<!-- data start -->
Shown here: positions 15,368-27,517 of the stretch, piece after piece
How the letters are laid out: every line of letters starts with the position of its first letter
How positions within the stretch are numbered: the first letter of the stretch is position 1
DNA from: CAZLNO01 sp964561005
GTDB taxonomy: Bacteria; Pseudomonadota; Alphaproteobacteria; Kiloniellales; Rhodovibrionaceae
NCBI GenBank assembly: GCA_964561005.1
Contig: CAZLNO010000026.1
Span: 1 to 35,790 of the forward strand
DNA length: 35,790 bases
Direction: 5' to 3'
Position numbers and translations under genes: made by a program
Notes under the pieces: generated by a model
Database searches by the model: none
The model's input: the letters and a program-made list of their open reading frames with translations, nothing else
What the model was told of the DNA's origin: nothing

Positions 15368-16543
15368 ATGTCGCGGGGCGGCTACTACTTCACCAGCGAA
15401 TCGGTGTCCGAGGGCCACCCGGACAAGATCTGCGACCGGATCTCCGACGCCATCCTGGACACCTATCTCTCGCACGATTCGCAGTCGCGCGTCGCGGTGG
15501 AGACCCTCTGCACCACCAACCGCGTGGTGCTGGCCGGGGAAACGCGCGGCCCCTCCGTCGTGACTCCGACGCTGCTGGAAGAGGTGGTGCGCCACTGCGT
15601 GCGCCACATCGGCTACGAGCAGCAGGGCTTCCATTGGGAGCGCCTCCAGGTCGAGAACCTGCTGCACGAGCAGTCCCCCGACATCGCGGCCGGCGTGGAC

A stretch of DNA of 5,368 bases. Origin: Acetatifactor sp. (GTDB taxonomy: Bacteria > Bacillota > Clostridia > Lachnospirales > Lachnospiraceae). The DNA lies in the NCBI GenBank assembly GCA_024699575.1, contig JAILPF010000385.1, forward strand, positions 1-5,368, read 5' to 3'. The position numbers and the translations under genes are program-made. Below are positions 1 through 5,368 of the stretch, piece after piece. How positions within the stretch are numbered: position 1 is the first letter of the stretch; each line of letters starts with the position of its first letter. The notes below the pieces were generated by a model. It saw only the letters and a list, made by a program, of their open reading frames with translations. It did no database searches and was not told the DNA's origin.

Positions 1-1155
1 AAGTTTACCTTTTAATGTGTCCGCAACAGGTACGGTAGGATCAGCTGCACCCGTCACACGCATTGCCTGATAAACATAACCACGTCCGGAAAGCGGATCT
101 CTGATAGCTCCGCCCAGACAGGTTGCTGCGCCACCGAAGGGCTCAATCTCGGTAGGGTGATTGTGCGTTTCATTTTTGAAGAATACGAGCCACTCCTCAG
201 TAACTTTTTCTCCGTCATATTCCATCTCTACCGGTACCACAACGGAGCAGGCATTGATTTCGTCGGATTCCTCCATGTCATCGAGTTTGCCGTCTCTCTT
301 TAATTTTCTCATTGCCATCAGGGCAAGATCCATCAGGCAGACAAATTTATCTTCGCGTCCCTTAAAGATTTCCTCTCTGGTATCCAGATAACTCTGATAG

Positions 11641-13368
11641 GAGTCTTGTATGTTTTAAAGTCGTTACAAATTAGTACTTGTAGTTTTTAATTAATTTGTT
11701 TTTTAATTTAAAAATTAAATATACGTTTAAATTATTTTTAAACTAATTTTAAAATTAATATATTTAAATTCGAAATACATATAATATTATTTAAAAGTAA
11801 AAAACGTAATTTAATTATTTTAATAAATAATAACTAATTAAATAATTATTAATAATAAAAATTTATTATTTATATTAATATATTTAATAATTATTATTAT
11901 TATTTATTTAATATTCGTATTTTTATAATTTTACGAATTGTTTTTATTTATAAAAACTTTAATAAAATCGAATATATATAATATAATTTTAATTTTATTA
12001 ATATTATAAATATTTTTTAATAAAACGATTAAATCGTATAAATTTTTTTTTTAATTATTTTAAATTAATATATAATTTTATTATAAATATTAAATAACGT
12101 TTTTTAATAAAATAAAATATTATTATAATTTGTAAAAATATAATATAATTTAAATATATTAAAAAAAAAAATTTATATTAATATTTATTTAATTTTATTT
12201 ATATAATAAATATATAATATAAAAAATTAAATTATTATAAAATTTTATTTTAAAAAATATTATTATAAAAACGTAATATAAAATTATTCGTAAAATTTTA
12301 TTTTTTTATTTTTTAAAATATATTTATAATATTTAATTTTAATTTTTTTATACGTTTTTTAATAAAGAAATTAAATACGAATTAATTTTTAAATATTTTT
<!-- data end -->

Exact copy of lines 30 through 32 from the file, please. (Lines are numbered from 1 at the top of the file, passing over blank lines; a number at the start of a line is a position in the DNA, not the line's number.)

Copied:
11801 AAAACGTAATTTAATTATTTTAATAAATAATAACTAATTAAATAATTATTAATAATAAAAATTTATTATTTATATTAATATATTTAATAATTATTATTAT
11901 TATTTATTTAATATTCGTATTTTTATAATTTTACGAATTGTTTTTATTTATAAAAACTTTAATAAAATCGAATATATATAATATAATTTTAATTTTATTA
12001 ATATTATAAATATTTTTTAATAAAACGATTAAATCGTATAAATTTTTTTTTTAATTATTTTAAATTAATATATAATTTTATTATAAATATTAAATAACGT